Low B12 Affects Cognitive Ability in Multiple Ways


If youre not getting enough vitamin B12, your brain might actually be smaller. New research at Rush University Medical Center links low levels of vitamin B12 to poorer scores on tests of cognitive ability and even to smaller total brain volume.

Vitamin B12 and cognition have been linked in research with evidence going back a long way, notes Irwin H. Rosenberg, MD, editor of the Tufts Health & Nutrition Letter and director of Tufts HNRCA Neuroscience and Aging Laboratory. Some of the earliest research on vitamin B12 deficiency connected it to central nervous system problems.

In this latest study, published in the journal Neurology, Christine C. Tangney, PhD, and colleagues looked at four different functional markers of vitamin B12 status in addition to blood vitamin B12 concentrations of 121 seniors. Those found to have insufficient levels of vitamin B12 on any of the markers other than blood vitamin B12 were at greater risk of poorer cognitive function. Vitamin B12 status was associated with performance on various cognitive tests, including perceptual organization and speed, episodic memory and semantic memory. These vitamin B12 markers also predicted decreased total brain volume.

Foods High in Vitamin B12

The National Institutes of Health lists these foods as good sources of vitamin B12. Keep in mind, however, that many older people cant absorb vitamin B12 as well from food, and so may need to turn to supplements or focus on fortified foods. Liver, beef, braised, 1 slice: 48.0 micrograms (mcg), 800% of DV

Clams, cooked, breaded and fried, 3 oz: 34.2 mcg, 570%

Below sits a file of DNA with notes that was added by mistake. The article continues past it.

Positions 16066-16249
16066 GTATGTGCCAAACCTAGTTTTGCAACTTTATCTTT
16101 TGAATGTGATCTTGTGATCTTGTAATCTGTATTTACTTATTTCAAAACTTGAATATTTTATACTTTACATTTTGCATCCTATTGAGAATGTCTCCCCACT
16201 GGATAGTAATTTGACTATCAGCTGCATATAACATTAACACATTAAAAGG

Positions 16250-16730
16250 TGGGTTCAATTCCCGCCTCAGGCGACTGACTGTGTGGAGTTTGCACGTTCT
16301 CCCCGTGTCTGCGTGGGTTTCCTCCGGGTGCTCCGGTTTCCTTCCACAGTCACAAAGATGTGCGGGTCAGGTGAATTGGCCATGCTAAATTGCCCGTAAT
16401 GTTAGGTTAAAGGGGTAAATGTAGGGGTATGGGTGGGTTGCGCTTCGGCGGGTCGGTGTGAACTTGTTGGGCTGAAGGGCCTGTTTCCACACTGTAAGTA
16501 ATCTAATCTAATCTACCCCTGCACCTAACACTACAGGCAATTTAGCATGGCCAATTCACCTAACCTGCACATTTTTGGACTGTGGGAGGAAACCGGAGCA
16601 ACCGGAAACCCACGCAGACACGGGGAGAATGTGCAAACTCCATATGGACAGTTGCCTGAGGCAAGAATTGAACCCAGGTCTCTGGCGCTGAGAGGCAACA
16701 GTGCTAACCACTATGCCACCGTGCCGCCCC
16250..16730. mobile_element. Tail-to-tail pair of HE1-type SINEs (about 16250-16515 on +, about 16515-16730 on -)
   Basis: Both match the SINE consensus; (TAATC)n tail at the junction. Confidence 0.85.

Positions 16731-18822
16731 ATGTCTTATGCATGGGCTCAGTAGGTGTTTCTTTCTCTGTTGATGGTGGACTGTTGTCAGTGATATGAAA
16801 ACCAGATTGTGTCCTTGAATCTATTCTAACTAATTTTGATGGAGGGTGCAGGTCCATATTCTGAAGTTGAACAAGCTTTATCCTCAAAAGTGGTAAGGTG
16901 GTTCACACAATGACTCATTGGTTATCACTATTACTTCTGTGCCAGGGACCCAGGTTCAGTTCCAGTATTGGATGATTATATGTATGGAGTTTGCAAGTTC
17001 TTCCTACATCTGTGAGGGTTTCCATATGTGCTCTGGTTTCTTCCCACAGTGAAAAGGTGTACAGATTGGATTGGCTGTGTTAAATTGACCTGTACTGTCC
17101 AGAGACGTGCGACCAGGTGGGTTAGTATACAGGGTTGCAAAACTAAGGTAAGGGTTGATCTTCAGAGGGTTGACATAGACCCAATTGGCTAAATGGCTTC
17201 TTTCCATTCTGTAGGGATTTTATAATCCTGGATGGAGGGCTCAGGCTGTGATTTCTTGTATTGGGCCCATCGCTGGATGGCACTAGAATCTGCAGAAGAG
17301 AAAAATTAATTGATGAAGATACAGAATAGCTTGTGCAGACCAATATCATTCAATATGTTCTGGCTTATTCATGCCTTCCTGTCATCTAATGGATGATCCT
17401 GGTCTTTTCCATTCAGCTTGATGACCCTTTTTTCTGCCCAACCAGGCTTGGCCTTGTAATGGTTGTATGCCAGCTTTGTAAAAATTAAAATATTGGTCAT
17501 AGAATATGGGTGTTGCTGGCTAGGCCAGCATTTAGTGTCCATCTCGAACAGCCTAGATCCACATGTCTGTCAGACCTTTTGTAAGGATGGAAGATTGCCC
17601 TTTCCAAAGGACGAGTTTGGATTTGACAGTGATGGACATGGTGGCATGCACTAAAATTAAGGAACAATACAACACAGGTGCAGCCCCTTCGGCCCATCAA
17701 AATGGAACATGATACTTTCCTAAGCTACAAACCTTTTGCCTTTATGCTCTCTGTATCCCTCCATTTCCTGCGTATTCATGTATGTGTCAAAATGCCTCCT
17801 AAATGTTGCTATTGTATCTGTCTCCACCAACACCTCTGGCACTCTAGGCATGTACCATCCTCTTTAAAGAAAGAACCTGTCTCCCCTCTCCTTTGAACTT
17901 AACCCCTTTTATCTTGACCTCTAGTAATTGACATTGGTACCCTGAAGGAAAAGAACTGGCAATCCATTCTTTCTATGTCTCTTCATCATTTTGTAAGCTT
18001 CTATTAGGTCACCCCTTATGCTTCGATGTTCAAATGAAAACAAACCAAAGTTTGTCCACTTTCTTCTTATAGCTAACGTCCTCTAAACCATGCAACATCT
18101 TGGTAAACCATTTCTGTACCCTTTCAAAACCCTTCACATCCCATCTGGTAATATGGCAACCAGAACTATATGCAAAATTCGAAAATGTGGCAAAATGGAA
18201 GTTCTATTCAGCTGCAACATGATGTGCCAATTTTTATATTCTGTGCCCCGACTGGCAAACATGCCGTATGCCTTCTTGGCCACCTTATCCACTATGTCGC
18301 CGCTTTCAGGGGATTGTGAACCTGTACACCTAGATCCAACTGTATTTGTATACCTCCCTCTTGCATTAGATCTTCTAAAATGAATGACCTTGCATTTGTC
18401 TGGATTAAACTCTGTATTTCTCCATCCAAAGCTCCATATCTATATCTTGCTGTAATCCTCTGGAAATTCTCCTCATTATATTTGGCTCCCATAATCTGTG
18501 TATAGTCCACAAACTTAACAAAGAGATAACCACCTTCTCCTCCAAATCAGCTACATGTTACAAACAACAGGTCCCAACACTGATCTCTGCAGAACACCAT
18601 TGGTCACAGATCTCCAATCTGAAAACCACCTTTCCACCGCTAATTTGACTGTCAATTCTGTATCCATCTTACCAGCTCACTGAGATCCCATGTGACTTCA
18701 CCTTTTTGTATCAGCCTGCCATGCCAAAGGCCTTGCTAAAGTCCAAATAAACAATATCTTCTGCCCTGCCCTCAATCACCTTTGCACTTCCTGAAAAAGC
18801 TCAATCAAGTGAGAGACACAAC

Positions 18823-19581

Trout, rainbow, wild, cooked, 3 oz: 5.4 mcg, 90%
Salmon, sockeye, cooked, 3 oz: 4.8 mcg, 80%
Yogurt, plain, 1 cup: 1.4 mcg, 23%
Beef, top sirloin, broiled, 3 oz: 1.4 mcg, 23%
Tuna, white, 3 oz: 1.0 mcg, 17%
Milk, 1 cup: 0.9 mcg, 15%
Egg, large, 1 whole: 0.6 mcg, 10% Researchers concluded, Vitamin B12 status may affect the brain through multiple mechanisms.

Older people, who often cant absorb B12 as well from food because of changes due to aging as well as certain medications, are particularly at risk. The Institute of Medicine and latest federal Dietary Guidelines for Americans recommend that people age 50 and older consume foods fortified with vitamin B12 and/or B12 supplements. (Fortified foods and supplements use a form of the vitamin that is better absorbed.)

The observational study wasnt designed to prove cause and effect, but an earlier randomized trial, called the VITACOG study, did show that high-dose B-complex supplements slowed brain atrophy in older adults. Among subjects with high levels of the amino acid homocysteine (one of the B12 markers in the latest study), supplements were more effective than a placebo at preventing cognitive decline.

TO LEARN MORE: Neurology, Sept. 27, 2011; abstract at dx.doi.org/10.1212/WNL.0b013e3182315a33.


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